The story begins with this excellent opener: “I am old now and have not much to fear from the anger of gods. I have no husband nor child, nor hardly a friend, through whom they can hurt me. My body, this lean carrion that still has to be washed and fed and have clothes hung about it daily with so many changes, they may kill as soon as they please. The succession is provided for. My crown passes to my nephew.”
I decided on this novel as my final book of 2011 after reading Mere Christianity. I love Lewis’s writing style, and I wanted to finally read this. This book is one that I’ve owed for some time. I bought this on my birthday in 1997. I know this because I still have the receipt in the book for a bookmark. I’ve started Till We Have Faces many times, but never getting beyond a chapter or two. I was frightened away by the subtitle—“A Myth Retold.” This is a version of the myth of Cupid and Psyche. If you are like me, you know little of that story. I kept telling myself that I’ll learn the myth before reading the Lewis version. I never did the first so I never got to the second. I grew tired of avoiding it, so I wanted to read it. To hell with the Psyche story (there’s a bit of a joke in that…)!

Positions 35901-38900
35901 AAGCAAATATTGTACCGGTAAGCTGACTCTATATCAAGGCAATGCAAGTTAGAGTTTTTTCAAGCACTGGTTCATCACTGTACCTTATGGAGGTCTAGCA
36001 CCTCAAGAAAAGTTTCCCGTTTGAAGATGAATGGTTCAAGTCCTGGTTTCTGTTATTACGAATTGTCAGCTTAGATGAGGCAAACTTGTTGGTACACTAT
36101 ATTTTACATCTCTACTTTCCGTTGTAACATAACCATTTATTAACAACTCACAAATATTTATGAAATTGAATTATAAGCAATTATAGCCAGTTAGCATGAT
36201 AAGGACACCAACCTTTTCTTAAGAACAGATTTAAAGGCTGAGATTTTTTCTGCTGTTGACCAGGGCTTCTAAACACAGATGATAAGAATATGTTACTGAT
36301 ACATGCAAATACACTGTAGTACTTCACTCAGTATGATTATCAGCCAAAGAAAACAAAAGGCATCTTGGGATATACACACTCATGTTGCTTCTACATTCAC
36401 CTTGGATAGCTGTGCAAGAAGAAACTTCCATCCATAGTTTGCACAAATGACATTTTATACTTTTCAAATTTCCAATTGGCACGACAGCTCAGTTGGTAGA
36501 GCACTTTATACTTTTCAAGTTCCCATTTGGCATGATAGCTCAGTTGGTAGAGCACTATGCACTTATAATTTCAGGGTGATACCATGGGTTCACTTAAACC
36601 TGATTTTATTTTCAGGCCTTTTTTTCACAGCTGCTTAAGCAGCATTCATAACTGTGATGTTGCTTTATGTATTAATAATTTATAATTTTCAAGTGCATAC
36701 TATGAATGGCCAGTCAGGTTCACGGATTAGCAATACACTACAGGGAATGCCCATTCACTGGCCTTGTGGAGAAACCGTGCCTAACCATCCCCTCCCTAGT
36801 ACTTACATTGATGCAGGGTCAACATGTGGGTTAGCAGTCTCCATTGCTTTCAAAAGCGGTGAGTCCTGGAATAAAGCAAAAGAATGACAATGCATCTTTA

This is Lewis’s most challenging work; it is the one that he stated was his favorite, one that he has mentally worked on for years. It tells the story of Queen Oruel, her beautiful sister Psyche, and their beloved Greek tutor know as the Fox. Psyche is sacrificed to the god Ungit (Aphrodite), where she becomes more real and alive. Oruel, unwilling to believe that she is happy with her amorphous husband, challenges and defies the gods.
The novel is filled with dualities. Orule is ugly while Psyche is beautiful; Fox is rational, and the King is romantic; Lord Bardia has two “lovers”; the world is divided with Gnome and the Grey Mountains; Oruel fights to stay alive and not consumed by herself as the queen. There are even two books in this.
I wish that I could report that an understanding of Cupid and Psyche is not needed to fully enjoy this novel, but that is not true. While I did enjoy the story and the writing, I often felt like I was missing a greater portion of the tale because of my ignorance. However, readers can still find great value in reading this novel because Lewis is so vivid and clear in his style.
In addressing how insignificant our lives are next to the gods, Oruel adds this comment that I have been thinking about since yesterday:
(On the death of her father) “Yet I have often noticed since how much less stir nearly everyone’s death makes than you might expect. Men better loved and more worth loving than my father go down making only a small eddy” (214).
Till We Have Faces was a challenging end-of-the-year read, and I was glad to end with this work. If you have read it and can offer insight into the ending, I’m all ears.